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Michael Listner, Sunday, 11-1-15 November 2, 2015

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Michael Listner, Sunday, 11-1-15

http://archived.thespaceshow.com/shows/2575-BWB-2015-11-01.mp3

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Guest: Michael Listner. Topics: Space policy and space law issues. Please direct all comments and questions regarding Space Show programs/guest(s) to the Space Show blog, https://thespaceshow.wordpress.com. Comments and questions should be relevant to the specific Space Show program. Written Transcripts of Space Show programs are a violation of our copyright and are not permitted without prior written consent, even if for your own use. We do not permit the commercial use of Space Show programs or any part thereof, nor do we permit editing, YouTube clips, or clips placed on other private channels & websites. Space Show programs can be quoted, but the quote must be cited or referenced using the proper citation format. Contact The Space Show for further information. In addition, please remember that your Amazon purchases can help support The Space Show/OGLF. See www.onegiantleapfoundation.org/amazon.htm. For those listening to archives using live365.com and rating the programs, please email me as to why you assign a specific rating to the show. This will help me bring better programming to the audience.

We welcomed back Michael Listner for this near end of the year review on space policy and law issues. During the first segment of this 1 hour 53 minute program, Michael started out with a review and update regarding actions in Congress concerning commercial space legislation and the Resource Utilization Act, plus some space property issues. These topics consumed most of the first segment with active discussions going into the issue of government subsidies which Michael expressed strong feelings about. He got some blow back with listener questions and even from me. He talked about liability issues and the differences between the House and Senate versions of the bill, focusing on federal vs. state jurisdiction. John in Freemont called to inquire about “skin in the game” by the commercial space companies and here again, Michael expressed strong views and options. Doug suggested it would be more appropriate to refer to the commercial in commercial crew as public-private instead of just commercial. Michael supported Doug’s comments.

In the second segment, Michael switched to the topic of the RD-180 Ban which he explained in detail. Adrian challenged some of Michael’s comments on subsidies as well. Michael also spoke out against wanting to cooperate with China in space. Listen to his reasons and explanations behind his perspective. Later in the segment, Andrew in Finland took issue with Michael’s comments on not doing things with China and seemed to criticize Cong. Wolf for his congressional lead on not talking with China based on “one religiously-driven representative.” This opened up a mini-policy program of not doing business as usual with offenders of basic human rights though as we all know we are very hypocritical about the application of this policy. Michael joined in this mini discussion with Andrew and myself which was the final topic of the day. Earlier in the second segment, commercial crew was discussed as was the European Code of Conduct, the British cubesat regulatory policy, and the fact that Israel joined COPOUS and the House re-authorized the Ex-Im bank. This brought us back to Michael’s perspective on subsidies talked about in the first segment.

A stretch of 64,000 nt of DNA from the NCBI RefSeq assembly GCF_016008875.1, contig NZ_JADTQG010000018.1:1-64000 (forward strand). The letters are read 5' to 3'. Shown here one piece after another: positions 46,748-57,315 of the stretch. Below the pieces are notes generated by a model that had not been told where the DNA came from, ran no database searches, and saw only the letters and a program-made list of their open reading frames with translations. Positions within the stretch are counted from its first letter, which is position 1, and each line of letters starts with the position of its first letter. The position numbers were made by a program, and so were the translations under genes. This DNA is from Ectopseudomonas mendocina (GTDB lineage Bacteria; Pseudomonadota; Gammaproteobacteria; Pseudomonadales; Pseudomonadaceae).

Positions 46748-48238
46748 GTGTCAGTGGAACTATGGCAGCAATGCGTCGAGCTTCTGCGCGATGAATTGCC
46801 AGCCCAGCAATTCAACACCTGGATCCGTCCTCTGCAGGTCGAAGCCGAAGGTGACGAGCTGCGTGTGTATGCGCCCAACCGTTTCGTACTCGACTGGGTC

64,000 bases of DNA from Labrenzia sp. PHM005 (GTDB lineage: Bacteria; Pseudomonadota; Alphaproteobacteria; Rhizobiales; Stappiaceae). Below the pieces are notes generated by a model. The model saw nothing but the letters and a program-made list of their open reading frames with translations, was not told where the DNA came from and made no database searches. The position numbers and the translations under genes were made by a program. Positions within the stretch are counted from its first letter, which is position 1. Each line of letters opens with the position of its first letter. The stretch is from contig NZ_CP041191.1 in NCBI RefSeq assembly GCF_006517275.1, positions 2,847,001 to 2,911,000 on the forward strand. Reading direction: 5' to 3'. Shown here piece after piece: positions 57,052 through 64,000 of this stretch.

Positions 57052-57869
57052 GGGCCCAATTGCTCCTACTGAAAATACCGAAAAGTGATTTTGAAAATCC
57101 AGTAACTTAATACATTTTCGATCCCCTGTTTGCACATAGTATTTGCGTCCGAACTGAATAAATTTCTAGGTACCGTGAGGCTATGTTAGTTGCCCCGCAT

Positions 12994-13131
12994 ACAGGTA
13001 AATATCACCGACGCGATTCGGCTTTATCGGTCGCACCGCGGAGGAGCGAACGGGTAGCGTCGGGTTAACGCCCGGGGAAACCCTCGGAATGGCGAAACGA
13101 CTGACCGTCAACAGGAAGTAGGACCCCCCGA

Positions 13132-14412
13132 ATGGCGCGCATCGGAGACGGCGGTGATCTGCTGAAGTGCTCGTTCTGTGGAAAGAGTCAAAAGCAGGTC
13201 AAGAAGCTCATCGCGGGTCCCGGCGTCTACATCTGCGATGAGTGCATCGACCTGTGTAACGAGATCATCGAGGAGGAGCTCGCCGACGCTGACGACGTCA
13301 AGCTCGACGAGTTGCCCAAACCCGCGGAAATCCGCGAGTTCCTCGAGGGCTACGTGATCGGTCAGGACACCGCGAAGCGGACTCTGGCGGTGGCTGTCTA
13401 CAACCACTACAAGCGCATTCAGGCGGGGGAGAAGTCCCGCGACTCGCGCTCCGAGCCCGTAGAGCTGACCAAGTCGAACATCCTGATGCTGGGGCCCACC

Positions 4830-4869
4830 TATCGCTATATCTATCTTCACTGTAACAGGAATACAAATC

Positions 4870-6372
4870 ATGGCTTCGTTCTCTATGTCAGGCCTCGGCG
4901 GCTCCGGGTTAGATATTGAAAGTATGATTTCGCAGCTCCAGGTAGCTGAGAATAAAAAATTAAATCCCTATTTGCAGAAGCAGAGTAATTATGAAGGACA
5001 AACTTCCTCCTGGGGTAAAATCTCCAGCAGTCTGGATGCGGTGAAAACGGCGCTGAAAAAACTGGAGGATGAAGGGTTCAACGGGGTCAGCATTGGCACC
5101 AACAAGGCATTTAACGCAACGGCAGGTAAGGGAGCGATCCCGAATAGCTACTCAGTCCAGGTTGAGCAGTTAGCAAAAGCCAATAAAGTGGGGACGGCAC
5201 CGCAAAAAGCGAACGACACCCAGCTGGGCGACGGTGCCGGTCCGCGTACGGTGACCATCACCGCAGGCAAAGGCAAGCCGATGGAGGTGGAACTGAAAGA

Please post your comments/questions on TSS blog above. You can reach Michael Listner through me or his new blog, https://spacethoughtsblog.wordpress.com.

Michael Listner, Sunday, 12-1-13 December 1, 2013

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Michael Listner, Sunday, 12-1-13

http://archived.thespaceshow.com/shows/2133-BWB-2013-12-01.mp3

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Can Help Support The Space Show/OGLF (www.onegiantleapfoundation.org/amazon.htm)

Guest:  Michael Listner.  Topics:  Space law Review for 2013.  Please direct all comments and questions regarding Space Show programs/guest(s) to the Space Show blog, https://thespaceshow.wordpress.com.  Comments and questions should be relevant to the specific Space Show program. Written Transcripts of Space Show programs are a violation of our copyright and are not permitted without prior written consent, even if for your own use. We do not permit the commercial use of Space Show programs or any part thereof, nor do we permit editing, YouTube clips, or clips placed on other private channels & websites. Space Show programs can be quoted, but the quote must be cited or referenced using the proper citation format. Contact The Space Show for further information. In addition, please remember that your Amazon purchases can help support The Space Show/OGLF. See www.onegiantleapfoundation.org/amazon.htm.